Today the CEISMIC programme office sadly farewells Digital Content Analyst Alexandra King, who’s off overseas. Before she leaves, we asked her to share some memories about her time in Christchurch, and tell us about her exciting plans.
Where are you going, and what are your plans once you get there?
I am moving to London on a two year working visa. I am currently unsure of exactly what I will be doing there when I arrive, (which is a bit scary) but it’s all part of the adventure. The one thing I do know is that in my first month there I will be travelling to Berlin, and also taking a trip to meet a friend of mine in Amsterdam. Ideally I would love to get a job in archives or heritage, and travel as much as possible!
Anything you’ll miss about Christchurch?
Yes there are so many things I will miss about Christchurch. I will miss the unique artsy feel of the place. I have loved seeing the city in the midst of the rebuild, and all the great events, shops, cafes and restaurants that are popping up everywhere. I will miss the crisp mornings with the blue sky; something that I will always think of as quintessentially Christchurch. I will miss biking to work, and working in an office where that is the norm. I will miss my favourite spot in Christchurch, the Christchurch Farmers Market; it’s definitely the best in New Zealand.
What’s been your favourite moment working at CEISMIC?
The best thing about this office is the people. As soon as I started here I felt so welcomed and at home, so any moment spent with my team has been a good one. Apart from working with these amazing people, my favourite moment has been working on heritage projects and doing on-site visits to places like the Christchurch City Council Heritage Team offices. Being shown around the Mainland Media archives, and getting a tour around the Canterbury Cultural Recovery Centre are also high points. The team cake breaks are also pretty up there in terms of favourite moments.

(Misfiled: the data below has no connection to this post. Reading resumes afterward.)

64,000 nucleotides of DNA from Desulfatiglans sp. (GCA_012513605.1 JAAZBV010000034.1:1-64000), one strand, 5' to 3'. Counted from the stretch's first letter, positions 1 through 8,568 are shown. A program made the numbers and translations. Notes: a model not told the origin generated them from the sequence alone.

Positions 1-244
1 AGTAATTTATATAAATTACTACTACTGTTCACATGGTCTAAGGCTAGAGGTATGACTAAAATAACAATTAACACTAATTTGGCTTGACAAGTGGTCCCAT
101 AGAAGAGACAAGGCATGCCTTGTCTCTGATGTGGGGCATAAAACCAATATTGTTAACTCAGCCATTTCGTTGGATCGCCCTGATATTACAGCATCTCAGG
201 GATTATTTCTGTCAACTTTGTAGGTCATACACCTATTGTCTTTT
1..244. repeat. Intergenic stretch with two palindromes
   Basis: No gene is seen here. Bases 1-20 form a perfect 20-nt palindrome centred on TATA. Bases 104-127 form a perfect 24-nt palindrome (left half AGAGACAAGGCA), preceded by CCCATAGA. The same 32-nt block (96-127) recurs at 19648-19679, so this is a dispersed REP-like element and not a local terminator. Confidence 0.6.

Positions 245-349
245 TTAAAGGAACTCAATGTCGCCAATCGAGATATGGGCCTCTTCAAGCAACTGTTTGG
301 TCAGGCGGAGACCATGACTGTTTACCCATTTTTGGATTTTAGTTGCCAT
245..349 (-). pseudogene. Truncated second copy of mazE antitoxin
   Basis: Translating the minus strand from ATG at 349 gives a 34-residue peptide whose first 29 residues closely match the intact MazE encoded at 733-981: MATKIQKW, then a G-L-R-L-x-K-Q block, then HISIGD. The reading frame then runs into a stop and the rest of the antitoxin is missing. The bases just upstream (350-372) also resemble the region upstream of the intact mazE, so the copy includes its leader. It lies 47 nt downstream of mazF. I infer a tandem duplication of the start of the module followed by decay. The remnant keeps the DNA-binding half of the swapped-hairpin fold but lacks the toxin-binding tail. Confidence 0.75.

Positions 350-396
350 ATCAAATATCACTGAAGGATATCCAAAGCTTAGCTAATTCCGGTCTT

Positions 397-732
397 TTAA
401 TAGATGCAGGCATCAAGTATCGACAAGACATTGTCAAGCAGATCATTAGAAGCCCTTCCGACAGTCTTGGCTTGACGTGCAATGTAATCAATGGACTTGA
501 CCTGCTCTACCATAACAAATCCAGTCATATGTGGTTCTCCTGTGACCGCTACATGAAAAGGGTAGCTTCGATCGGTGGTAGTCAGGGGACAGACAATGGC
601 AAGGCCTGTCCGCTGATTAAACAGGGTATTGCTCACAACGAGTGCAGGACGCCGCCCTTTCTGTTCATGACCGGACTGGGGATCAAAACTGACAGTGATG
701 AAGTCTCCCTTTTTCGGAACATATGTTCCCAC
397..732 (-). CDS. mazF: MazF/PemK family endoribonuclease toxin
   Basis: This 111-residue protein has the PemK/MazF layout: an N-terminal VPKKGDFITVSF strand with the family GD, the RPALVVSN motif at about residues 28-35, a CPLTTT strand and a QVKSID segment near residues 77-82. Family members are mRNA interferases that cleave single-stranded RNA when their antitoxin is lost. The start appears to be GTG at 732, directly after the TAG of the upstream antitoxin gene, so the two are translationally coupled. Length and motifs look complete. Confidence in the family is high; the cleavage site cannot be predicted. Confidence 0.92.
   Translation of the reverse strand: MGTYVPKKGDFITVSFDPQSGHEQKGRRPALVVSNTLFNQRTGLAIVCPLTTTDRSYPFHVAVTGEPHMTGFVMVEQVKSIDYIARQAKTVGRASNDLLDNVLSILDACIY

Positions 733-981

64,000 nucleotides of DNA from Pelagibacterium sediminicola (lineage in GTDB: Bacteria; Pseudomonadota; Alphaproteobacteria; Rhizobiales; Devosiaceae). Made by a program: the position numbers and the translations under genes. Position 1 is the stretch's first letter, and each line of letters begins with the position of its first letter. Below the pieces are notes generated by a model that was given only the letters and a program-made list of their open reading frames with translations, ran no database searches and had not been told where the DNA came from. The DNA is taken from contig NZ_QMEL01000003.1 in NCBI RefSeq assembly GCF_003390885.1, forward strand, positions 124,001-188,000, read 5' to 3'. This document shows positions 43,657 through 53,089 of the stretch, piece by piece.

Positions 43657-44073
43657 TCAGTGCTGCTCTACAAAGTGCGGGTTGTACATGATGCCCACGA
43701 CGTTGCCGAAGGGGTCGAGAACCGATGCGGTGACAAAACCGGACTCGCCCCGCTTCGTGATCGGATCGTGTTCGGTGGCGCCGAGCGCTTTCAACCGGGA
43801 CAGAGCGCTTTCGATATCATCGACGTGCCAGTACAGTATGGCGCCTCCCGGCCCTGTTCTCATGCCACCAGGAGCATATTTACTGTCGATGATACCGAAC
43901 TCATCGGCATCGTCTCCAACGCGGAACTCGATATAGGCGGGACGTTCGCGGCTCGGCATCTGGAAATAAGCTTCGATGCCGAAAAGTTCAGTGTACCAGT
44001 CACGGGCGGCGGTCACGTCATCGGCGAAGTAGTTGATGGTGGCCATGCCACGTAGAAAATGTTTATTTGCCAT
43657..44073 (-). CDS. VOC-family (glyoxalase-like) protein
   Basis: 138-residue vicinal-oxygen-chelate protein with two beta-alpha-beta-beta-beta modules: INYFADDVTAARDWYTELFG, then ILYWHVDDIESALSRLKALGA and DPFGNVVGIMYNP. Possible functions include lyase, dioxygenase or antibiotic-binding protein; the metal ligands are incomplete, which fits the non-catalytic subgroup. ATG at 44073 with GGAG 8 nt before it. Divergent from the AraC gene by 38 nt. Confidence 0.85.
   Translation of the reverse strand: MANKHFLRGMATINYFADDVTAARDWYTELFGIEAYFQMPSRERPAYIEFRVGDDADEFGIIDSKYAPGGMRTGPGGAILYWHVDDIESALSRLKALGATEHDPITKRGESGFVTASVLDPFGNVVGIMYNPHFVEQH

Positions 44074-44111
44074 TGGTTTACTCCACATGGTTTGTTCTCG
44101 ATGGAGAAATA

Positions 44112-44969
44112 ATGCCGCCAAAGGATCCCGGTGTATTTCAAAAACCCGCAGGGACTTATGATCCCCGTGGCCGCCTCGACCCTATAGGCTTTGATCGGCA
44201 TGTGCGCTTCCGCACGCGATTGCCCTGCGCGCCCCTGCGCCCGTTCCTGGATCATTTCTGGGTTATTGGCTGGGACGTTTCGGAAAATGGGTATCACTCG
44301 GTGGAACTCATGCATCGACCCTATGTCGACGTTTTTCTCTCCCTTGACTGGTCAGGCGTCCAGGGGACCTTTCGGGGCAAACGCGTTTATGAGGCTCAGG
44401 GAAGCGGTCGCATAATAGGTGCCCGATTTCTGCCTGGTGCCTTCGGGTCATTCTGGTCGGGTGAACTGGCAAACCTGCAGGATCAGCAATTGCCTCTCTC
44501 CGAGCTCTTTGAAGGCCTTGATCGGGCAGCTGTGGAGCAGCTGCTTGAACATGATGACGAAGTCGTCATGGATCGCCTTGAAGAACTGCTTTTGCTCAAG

Any particular gems you’ve found in the archive that you’d like to share?
One of the stories in the archive that always fascinates me is that of 550 Colombo Street, where the Smith’s City car park is. Following the earthquake on 22 February 2011, Heritage New Zealand (previously NZHPT) commissioned archaeological digs on all sites settled pre-1900. Heritage New Zealand allowed CEISMIC to archive these reports. What is interesting is that this car park turned out to be the former site of the Atlas Range factory. Uncovered beneath the car park were five brick furnaces were that were associated with the Scott Brothers Atlas Engineering Works during the 1870s. Smith’s City then needed their car park back, so the archaeologists photographed the kilns, refilled them in with clean river sand, and then it was paved over as a carpark. Now the only way you can get to see the kilns is through the record in CEISMIC.
I also love the Raymond Morris paintings of Canterbury’s heritage buildings and think they are definitely worth a look at.
And the question that’s foremost in the minds of the rest of the CEISMIC team: which of us gets to take over your much-coveted standing desk?
That would be Lucy-Jane, she put dibs on it as soon as she found out I was going!
Thanks Alex, and best of luck for wherever your travels take you!